What about safety? There is evidence for an association between getting the vaccine and risk of febrile seizures, but this is small. Overall there is a 2-4% risk of healthy children getting a seizure with a fever before the age of 5. With the vaccine there is an extra case every 1,150-1,700 vaccinations, which is relatively small. They also report:

The analyses provide evidence supporting an association between MMR vaccination and idiopathic thrombocytopaenic purpura (ITP). However, the risk of ITP after vaccination is smaller than after natural infection with these viruses. Natural infection of ITP occur in 5 cases per 100,000 (1 case per 20,000) per year. The attributable risk is estimated about 1 case of ITP per 40,000 administered MMR doses.

This is also an important general point – yes there is risk with the vaccine, but the risk with getting infected is even higher. In the case of ITP getting infected with one of these diseases is twice as likely to be associated with ITP than the vaccine. This is a good demonstration of why you cannot only look at risk when it comes to any medical intervention. That is a classic mistake of anti-vaccine rhetoric. You must look at risk vs benefit.

Finally, the reviewers report that after more than 13 million children who received the MMR were followed, there was no association between the vaccine and autism, cognitive delay, encephalitis or encephalopathy. Does this prove a zero risk? No. No amount of data ever will. But it demonstrates convincingly that the risk, if not actually zero, is indistinguishable from zero. It is so small that it is in the background, less than a million to one, and not worth worrying about. Again, the risk from the diseases that the vaccine prevents must be greater by many orders of magnitude.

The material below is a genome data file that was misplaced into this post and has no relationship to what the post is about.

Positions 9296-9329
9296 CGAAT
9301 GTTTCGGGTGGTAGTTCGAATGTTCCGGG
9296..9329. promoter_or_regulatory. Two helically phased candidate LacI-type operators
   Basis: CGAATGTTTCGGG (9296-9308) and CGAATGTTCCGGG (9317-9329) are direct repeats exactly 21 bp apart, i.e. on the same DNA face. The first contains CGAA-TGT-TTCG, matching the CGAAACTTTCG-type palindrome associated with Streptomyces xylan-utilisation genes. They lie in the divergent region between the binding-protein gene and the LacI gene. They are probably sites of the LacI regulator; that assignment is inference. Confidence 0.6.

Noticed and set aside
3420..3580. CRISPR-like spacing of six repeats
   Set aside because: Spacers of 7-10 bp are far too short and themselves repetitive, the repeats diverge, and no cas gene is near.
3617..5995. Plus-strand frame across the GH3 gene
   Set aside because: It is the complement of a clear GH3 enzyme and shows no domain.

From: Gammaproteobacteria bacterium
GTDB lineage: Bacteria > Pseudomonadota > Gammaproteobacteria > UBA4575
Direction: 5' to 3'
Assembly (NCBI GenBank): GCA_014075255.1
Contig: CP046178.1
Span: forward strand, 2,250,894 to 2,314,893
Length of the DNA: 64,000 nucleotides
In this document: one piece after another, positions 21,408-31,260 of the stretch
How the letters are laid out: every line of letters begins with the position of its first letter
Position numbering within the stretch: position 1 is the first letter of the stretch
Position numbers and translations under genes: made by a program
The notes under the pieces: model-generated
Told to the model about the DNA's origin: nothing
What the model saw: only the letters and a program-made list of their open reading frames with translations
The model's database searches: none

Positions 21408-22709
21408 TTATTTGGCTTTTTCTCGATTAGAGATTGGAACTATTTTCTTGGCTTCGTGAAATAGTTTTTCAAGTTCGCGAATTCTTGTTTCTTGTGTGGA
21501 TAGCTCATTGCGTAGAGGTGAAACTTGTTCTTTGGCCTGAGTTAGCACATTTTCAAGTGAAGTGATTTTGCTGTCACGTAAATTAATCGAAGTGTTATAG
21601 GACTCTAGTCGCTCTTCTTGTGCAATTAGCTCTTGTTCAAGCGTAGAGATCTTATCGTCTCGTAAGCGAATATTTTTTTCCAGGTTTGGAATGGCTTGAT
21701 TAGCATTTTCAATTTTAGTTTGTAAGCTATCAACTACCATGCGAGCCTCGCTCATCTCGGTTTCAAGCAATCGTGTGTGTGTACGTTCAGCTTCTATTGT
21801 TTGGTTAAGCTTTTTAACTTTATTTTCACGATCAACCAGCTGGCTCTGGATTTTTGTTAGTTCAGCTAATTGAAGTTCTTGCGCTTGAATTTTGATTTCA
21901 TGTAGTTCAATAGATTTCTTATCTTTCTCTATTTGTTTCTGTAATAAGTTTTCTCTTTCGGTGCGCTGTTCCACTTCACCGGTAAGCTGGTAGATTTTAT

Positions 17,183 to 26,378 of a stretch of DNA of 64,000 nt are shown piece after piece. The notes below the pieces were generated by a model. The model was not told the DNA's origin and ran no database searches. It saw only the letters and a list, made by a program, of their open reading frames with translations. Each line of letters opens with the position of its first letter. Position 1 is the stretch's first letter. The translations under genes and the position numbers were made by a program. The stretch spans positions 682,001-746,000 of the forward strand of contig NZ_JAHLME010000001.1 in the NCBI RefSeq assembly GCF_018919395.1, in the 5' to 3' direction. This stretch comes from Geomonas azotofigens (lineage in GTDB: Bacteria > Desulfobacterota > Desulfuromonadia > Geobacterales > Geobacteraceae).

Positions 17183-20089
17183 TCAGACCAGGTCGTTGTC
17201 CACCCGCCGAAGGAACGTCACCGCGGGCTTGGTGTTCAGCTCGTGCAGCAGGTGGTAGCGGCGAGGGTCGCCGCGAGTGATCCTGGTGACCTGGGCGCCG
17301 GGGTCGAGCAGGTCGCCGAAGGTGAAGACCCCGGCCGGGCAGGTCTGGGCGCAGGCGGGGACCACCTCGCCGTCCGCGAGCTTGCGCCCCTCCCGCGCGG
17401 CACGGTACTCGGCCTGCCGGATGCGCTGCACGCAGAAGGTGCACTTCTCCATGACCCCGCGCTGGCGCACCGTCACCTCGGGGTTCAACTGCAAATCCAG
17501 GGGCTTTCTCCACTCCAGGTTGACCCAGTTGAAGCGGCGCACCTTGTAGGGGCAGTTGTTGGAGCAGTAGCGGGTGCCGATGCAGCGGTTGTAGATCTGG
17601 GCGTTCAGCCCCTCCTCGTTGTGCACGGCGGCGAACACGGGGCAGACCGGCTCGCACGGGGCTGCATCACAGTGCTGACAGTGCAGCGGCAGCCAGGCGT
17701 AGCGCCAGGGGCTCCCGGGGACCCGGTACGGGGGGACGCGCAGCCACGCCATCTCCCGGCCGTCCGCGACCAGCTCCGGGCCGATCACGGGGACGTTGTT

Bottom line – the MMR vaccine is safe and effective. The data clearly show this, and yet scientists continue to study and monitor this vaccine and gather more data. This is reassuring, but the antivaccine movement has proven immune to facts and reality. If someone insists on being so at odds with established medical facts, the best response is to marginalize them. This is no more true during a pandemic, but is more acute, and hopefully more obvious.


Posted by Steven Novella

Founder and currently Executive Editor of Science-Based Medicine Steven Novella, MD is an academic clinical neurologist at the Yale University School of Medicine. He is also the host and producer of the popular weekly science podcast, The Skeptics’ Guide to the Universe, and the author of the NeuroLogicaBlog, a daily blog that covers news and issues in neuroscience, but also general science, scientific skepticism, philosophy of science, critical thinking, and the intersection of science with the media and society. Dr. Novella also has produced two courses with The Great Courses, and published a book on critical thinking - also called The Skeptics Guide to the Universe.